Of course not all compromises are bad. And, yes, some things we hold dear cannot be sacrificed. We must never give up or waffle on the essentials of faith and the commitment to Christ. But could we be willing to sacrifice in how we communicate them? Could we forgo aggression or argumentation for civil discourse or personal conversations? And we must be willing to sacrifice when it comes to the peripherals and preferences whether it?s church musical style or political affiliation. Sacrificing in these cases doesn?t mean abandoning permanently or disavowing; it means laying down those things that matter to us for the love of other. If, in a given context, we willingly relinquish a preference or desire for the sake of restoring or reviving a relationship that is noble, not weak. It is no loss to willingly give something up for the good of a relationship or the good of another person.

We know this because of Jesus? life. He was a man who did not compromise, not in the sense that makes use feel like we need a shower. He didn?t give a little to gain a little like the compromises we so often encounter. Instead He sacrificed. He never ?lost? even when he gave up things that were valuable (like his place at the right of God and then His life). And He did it all for the greatest good, without ever letting go of the essential aspect of His life and mission to glorify God by saving the world.

You and I aren?t perfect. We won?t walk perfectly in Jesus? steps, and that means conflicts will happen. That?s when mutual sacrifice ? a more accurate and uplifting phrase than compromise ? matters most. Instead of giving more than we want to gain less than we hoped for, we end up giving what we can to gain what the other person needs most. And in this new version of compromise we reflect the character of Jesus instead of the dissatisfaction of compromise as we now know it.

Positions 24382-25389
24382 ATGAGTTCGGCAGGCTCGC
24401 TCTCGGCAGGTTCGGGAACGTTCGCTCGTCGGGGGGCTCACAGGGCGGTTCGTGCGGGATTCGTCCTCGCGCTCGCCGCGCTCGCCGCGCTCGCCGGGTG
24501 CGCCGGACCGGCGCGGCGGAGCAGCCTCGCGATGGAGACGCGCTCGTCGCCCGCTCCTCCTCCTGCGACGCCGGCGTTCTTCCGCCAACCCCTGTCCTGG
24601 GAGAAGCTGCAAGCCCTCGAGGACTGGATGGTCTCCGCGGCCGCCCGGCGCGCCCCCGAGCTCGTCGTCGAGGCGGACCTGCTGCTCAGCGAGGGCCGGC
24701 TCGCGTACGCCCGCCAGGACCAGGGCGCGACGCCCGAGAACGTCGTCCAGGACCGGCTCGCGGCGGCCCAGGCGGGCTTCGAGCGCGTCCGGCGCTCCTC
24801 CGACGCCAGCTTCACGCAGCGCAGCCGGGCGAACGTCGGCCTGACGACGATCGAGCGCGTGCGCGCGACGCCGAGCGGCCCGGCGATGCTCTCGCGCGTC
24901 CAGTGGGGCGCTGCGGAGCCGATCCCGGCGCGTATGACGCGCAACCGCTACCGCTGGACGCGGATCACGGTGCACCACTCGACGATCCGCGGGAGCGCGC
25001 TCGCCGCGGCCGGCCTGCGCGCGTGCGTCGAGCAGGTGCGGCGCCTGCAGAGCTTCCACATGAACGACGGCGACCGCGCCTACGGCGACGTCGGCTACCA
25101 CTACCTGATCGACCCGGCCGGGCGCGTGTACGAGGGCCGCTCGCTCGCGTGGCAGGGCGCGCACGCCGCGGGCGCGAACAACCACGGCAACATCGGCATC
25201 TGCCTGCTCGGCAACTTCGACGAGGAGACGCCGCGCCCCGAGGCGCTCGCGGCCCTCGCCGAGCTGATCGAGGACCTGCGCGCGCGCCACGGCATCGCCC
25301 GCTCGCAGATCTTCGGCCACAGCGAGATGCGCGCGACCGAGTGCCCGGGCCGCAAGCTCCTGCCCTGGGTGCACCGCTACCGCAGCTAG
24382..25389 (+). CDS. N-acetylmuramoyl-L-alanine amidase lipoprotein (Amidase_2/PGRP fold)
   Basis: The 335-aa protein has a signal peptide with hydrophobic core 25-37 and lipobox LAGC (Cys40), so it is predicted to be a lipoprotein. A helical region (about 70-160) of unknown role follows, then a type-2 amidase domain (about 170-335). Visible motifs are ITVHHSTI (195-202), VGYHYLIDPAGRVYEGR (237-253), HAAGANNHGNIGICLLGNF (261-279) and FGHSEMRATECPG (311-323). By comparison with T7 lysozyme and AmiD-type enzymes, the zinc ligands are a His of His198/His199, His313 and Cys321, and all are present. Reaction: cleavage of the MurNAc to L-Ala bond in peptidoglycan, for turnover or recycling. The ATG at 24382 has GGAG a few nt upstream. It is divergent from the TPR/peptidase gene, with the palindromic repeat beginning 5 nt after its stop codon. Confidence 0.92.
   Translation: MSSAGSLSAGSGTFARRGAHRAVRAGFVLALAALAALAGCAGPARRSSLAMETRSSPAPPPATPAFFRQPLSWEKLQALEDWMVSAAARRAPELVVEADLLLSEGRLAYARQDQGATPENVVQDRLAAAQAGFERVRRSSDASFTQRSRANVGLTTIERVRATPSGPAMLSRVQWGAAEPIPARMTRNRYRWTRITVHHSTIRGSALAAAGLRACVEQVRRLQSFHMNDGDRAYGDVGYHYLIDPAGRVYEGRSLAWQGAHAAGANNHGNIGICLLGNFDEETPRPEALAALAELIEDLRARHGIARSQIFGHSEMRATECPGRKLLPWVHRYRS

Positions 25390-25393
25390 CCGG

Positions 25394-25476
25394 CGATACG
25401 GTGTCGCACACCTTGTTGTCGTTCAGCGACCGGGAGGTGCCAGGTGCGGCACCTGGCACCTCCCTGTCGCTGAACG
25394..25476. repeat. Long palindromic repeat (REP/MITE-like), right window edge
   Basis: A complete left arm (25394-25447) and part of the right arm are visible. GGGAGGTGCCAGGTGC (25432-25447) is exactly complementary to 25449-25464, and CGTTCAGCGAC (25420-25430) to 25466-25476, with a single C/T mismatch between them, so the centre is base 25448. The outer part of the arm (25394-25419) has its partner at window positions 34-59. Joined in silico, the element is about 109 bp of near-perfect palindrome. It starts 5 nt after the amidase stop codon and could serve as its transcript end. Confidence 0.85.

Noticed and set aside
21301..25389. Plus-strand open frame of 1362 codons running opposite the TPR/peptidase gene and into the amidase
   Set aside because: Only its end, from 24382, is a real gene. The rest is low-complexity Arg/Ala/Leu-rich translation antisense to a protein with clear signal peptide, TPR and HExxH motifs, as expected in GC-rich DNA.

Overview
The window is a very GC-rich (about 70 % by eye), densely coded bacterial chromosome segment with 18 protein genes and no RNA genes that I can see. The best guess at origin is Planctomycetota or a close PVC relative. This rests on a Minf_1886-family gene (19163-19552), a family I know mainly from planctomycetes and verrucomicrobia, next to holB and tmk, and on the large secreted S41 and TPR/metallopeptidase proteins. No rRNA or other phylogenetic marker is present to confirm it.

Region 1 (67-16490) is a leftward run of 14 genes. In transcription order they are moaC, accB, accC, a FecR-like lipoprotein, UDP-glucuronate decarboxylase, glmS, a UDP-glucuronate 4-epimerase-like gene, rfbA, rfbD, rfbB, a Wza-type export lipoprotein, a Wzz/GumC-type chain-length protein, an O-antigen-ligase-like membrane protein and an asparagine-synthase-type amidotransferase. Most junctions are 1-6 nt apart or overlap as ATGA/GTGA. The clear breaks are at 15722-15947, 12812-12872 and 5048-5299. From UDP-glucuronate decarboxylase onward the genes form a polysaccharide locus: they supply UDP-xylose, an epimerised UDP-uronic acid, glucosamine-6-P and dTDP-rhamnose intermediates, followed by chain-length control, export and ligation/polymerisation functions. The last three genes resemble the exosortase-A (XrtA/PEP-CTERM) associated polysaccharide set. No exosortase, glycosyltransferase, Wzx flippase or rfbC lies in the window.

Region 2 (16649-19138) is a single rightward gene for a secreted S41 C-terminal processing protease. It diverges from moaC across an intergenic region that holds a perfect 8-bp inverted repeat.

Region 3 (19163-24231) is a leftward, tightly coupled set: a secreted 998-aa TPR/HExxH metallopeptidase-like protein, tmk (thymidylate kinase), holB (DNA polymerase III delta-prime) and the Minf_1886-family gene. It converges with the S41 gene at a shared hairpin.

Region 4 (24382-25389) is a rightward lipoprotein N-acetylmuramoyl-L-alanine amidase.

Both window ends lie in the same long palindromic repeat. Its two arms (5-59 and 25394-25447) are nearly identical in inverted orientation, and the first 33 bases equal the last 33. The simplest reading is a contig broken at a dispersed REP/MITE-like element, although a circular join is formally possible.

photo credit:?Pulpolux !!!?via?photopin?cc

I Can’t Forgive Myself

Have you ever heard anyone say that? ?Occasionally I hear believers say they know that God forgives them but they can?t forgive themselves.? What’s going on when we say we can?t forgive ourselves?

First, it reveals a lack of understanding or appreciation of the gospel.

We?re saying that what Jesus did on the cross wasn?t enough. ?Oh, the cross was enough to satisfy God and purchase his forgiveness, but it wasn?t enough to merit our own forgiveness. ?It suggests that we have a higher standard than God himself. We are saying we expect more of ourselves than God does. ?Of course no believer would consciously say they have a higher standard than God but that is what?s implied.

Next, it reveals a lack of understanding of the depth of our own sinfulness.

If we can?t forgive ourselves it means that we think we should be better than to fall into sin. ?We actually think we?re pretty good and shouldn?t fail like that.? It’s a subtle form of pride.

Actually, we?re all much worse than we think we are.

That?s helpful for me to remember. ?No matter how bad I think I am, I?m worse. ?I sin in ways I don?t even realize. ?I fail to please God in a thousand ways I don?t know about.? The sins I become aware of are only the tip of the iceberg.

This doesn’t depress me though.? Getting a glimpse of my sinfulness makes the love of God displayed on the cross even more amazing.

God, the Holy One of the universe, the one who is infinitely holier than we can even imagine, forgives every single one of our wicked, foul sins when we turn to Jesus because of the amazing, incredible, powerful redemption accomplished on the cross. He saves those who are worse than they even know.

When we sin, rather than berating ourselves because we failed again, rather than saying I can?t believe I could do such a thing or fail again, we should first be humbled, that God in his kindness would allow us to see once again our need for a Savior. ?We should yet again come boldly to the throne of grace for mercy and help in time of need. ?And we should praise our Father for the incredible provision of his Son to cover all our sins and his astounding patience and forbearance with us.

So rejoice! ?You?re worse than you thought you were.